William Eichler 16 May 2018

Sadiq Khan announces plan to build 10,000 council houses

Sadiq Khan announces plan to build 10,000 council houses image

The mayor of London today announced a ‘modern comeback for council housing’ with plans to build 10,000 new homes over the next four years.

Sadiq Khan is making £1.67bn available to help the capital’s boroughs boost the number of council houses available.

Local authorities will be able to bid for the grant funding at a special rate, which will allow them more easily to offer new homes based on social rent levels. 

In the 1970s, London councils built more than 20,000 homes a year. This figure dropped to almost zero during the 1990s.

Councils now contribute less than 2% of London’s new homes per year.

‘I am proud to launch Building Council Homes for Londoners – the first ever City Hall programme dedicated to new council housing,’ said Mr Khan.

‘I want to help councils get back to building homes for Londoners again, and I’m doing that with support from the £1.67bn fund I secured from government to help get 10,000 new homes underway over the next four years.

‘I am offering councils expertise and resources from City Hall to scale up their homebuilding programmes, and I will help them to replace homes sold through Right to Buy.

‘The Government is failing to enable councils to replace the hundreds of thousands of council homes sold through Right to Buy, and so I will do all I can to help councils replace as many of them as possible.’

An estimated 306,000 social homes have been sold off in London since Right to Buy was introduced in 1980.

In response to the mayor’s announcement, Sian Berry AM, chair of the London Assembly Housing Committee, said: ‘The mayor’s announcement today, which aims to kick-start the building of more council homes, is a step in the right direction to help solve London’s housing crisis.

‘We are pleased that the mayor is focusing these resources on building more truly affordable homes, based on social rent levels and not at the definition that goes up to 80% of market rents.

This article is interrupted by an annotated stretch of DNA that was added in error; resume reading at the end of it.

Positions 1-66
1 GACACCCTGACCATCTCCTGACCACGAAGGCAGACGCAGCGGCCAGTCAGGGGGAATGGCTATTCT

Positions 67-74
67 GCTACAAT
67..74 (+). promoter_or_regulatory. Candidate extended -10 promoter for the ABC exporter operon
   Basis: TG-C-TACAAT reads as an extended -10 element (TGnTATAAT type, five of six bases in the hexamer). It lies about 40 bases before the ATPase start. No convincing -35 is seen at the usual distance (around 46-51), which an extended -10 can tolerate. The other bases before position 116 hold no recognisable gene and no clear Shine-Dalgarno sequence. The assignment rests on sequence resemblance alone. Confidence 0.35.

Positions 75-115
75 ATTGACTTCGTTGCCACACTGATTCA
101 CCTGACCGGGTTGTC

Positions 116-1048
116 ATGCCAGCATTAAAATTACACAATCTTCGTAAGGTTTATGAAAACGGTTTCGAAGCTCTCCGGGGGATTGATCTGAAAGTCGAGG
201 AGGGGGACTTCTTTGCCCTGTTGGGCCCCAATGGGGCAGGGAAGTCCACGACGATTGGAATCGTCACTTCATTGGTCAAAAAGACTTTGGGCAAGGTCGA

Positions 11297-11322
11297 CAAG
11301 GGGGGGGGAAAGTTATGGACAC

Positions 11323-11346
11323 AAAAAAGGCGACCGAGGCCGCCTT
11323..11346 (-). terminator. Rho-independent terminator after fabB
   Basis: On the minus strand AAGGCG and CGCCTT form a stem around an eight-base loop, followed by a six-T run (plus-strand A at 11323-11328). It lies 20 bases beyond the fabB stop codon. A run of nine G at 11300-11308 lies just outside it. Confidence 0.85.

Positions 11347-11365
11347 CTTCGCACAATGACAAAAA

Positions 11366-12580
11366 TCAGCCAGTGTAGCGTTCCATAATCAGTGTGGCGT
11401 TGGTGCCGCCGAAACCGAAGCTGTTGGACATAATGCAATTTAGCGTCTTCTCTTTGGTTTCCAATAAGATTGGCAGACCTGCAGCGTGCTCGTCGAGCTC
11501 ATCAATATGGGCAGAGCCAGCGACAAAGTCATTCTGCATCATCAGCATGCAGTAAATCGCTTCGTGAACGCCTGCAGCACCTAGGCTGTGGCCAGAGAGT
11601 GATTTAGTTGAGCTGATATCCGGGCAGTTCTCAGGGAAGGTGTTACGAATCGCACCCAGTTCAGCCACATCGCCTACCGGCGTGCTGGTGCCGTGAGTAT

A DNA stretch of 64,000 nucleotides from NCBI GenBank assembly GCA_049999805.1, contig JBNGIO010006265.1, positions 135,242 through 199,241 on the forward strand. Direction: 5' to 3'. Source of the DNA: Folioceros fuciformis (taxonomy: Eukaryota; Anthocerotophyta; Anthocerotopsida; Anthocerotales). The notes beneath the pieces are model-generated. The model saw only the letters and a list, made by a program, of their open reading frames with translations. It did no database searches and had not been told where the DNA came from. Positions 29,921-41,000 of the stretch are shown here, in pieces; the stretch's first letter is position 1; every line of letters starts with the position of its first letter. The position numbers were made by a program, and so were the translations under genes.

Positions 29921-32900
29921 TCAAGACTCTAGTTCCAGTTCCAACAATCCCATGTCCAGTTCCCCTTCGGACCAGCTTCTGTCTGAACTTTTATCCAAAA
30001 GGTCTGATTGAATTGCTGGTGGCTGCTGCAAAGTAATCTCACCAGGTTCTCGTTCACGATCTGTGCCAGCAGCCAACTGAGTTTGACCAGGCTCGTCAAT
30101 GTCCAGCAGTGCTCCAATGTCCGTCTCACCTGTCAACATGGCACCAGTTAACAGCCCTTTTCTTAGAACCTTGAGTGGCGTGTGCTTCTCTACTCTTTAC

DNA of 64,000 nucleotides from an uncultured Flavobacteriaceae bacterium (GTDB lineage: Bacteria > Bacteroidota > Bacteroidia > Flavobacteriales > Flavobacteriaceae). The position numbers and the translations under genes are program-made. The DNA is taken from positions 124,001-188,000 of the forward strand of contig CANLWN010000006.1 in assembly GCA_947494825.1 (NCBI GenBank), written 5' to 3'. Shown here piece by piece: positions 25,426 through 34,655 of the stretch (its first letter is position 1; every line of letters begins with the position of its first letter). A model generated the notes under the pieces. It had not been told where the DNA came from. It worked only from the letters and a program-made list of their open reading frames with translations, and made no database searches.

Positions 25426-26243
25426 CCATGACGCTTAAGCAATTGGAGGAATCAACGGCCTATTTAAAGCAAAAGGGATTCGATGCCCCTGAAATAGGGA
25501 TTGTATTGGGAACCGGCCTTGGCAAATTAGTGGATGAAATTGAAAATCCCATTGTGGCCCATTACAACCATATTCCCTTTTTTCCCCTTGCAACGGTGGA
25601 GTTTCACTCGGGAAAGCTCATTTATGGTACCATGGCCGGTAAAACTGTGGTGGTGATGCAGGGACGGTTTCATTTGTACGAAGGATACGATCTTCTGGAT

‘Only 9% of the mayor’s last tranche of grant funding went to councils, with the rest going to housing associations, and it’s positive he is doing more this year to help councils secure these grants.

‘If the mayor is to build the number of homes at real social rents that London needs, his plans will have to be even more ambitious.’

‘As a committee, we are also keen to make sure that these grants go only to additional new council homes for Londoners, not replacements for homes being demolished as part of development schemes,’ she added.

SIGN UP
For your free daily news bulletin
Highways jobs

Youth Service Lead

Essex County Council
Negotiable
Essex is a diverse county which encompasses some of the highest levels of deprivation in the country as well as some highly affluent communities. This England, Essex, Chelmsford
Recuriter: Essex County Council

Qualified Social Workers within Adult Services

Essex County Council
£30906 - £42254 per annum
Essex County Council ( ECC) can offer a wide range of opportunities within Adult Social Care for Qualified Social Workers across a variety of teams an England, Essex, Colchester
Recuriter: Essex County Council

Building Surveyor

Essex County Council
£38001.0 - £43299.0 per annum
Discover the perfect work/life balance - then combine it with genuine job satisfaction. At Essex County Council, we are proud to support a highly skil England, Essex, Chelmsford
Recuriter: Essex County Council

Social Care Manager - Preparing for Adulthood Team

City of York Council
£30,500 - £34,797 per annum
We are looking for someone who will... York, North Yorkshire
Recuriter: City of York Council

Control Practitioner - Nights

City of York Council
£21,400 to £23,793 per annum) reduced pro-rata
Be Independent are a City of York council service focused on assisting customers to live independently in their own homes. York, North Yorkshire
Recuriter: City of York Council

Public Property

Latest issue - Public Property News

This issue of Public Property examines how how flexible workspaces can lead the way in regeneration for local authorities, Why local authority intervention is key to successful urban regeneration schemes and if the Government’s challenge of embracing beauty is an opportunity for communities.

The March issue also takes a closer look at Blackburn with Darwen Council's first digital health hub to help people gain control over health and care services.

Register for your free digital issue